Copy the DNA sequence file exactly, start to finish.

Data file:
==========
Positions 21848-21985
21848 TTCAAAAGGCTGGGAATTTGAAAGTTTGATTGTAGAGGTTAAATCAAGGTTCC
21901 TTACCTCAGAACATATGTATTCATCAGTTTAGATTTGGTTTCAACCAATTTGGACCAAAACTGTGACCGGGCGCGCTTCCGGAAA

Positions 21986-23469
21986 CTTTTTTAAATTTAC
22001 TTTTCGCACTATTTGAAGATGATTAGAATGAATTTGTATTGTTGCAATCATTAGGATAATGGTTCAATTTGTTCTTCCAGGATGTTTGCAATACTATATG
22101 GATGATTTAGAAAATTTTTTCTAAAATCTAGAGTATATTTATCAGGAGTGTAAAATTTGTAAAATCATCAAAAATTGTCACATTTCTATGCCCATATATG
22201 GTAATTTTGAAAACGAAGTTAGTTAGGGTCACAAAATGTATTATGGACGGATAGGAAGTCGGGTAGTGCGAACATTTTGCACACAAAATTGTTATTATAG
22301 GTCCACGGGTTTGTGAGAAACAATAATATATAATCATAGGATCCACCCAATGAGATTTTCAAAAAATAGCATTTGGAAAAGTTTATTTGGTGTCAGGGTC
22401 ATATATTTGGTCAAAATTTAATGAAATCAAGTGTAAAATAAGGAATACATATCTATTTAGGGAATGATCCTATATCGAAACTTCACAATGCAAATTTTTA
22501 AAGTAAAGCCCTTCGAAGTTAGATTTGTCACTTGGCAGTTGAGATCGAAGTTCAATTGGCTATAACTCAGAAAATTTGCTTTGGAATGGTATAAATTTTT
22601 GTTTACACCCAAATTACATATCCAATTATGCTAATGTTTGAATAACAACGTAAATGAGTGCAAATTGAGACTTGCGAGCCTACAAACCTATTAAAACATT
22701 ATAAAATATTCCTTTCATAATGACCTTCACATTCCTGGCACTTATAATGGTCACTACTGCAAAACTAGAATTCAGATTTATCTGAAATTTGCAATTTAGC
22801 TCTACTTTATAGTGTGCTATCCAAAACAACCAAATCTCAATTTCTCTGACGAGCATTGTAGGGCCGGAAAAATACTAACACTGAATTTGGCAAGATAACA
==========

Positions 21848-21985
21848 TTCAAAAGGCTGGGAATTTGAAAGTTTGATTGTAGAGGTTAAATCAAGGTTCC
21901 TTACCTCAGAACATATGTATTCATCAGTTTAGATTTGGTTTCAACCAATTTGGACCAAAACTGTGACCGGGCGCGCTTCCGGAAA

Positions 21986-23469
21986 CTTTTTTAAATTTAC
22001 TTTTCGCACTATTTGAAGATGATTAGAATGAATTTGTATTGTTGCAATCATTAGGATAATGGTTCAATTTGTTCTTCCAGGATGTTTGCAATACTATATG
22101 GATGATTTAGAAAATTTTTTCTAAAATCTAGAGTATATTTATCAGGAGTGTAAAATTTGTAAAATCATCAAAAATTGTCACATTTCTATGCCCATATATG
22201 GTAATTTTGAAAACGAAGTTAGTTAGGGTCACAAAATGTATTATGGACGGATAGGAAGTCGGGTAGTGCGAACATTTTGCACACAAAATTGTTATTATAG
22301 GTCCACGGGTTTGTGAGAAACAATAATATATAATCATAGGATCCACCCAATGAGATTTTCAAAAAATAGCATTTGGAAAAGTTTATTTGGTGTCAGGGTC
22401 ATATATTTGGTCAAAATTTAATGAAATCAAGTGTAAAATAAGGAATACATATCTATTTAGGGAATGATCCTATATCGAAACTTCACAATGCAAATTTTTA
22501 AAGTAAAGCCCTTCGAAGTTAGATTTGTCACTTGGCAGTTGAGATCGAAGTTCAATTGGCTATAACTCAGAAAATTTGCTTTGGAATGGTATAAATTTTT
22601 GTTTACACCCAAATTACATATCCAATTATGCTAATGTTTGAATAACAACGTAAATGAGTGCAAATTGAGACTTGCGAGCCTACAAACCTATTAAAACATT
22701 ATAAAATATTCCTTTCATAATGACCTTCACATTCCTGGCACTTATAATGGTCACTACTGCAAAACTAGAATTCAGATTTATCTGAAATTTGCAATTTAGC
22801 TCTACTTTATAGTGTGCTATCCAAAACAACCAAATCTCAATTTCTCTGACGAGCATTGTAGGGCCGGAAAAATACTAACACTGAATTTGGCAAGATAACA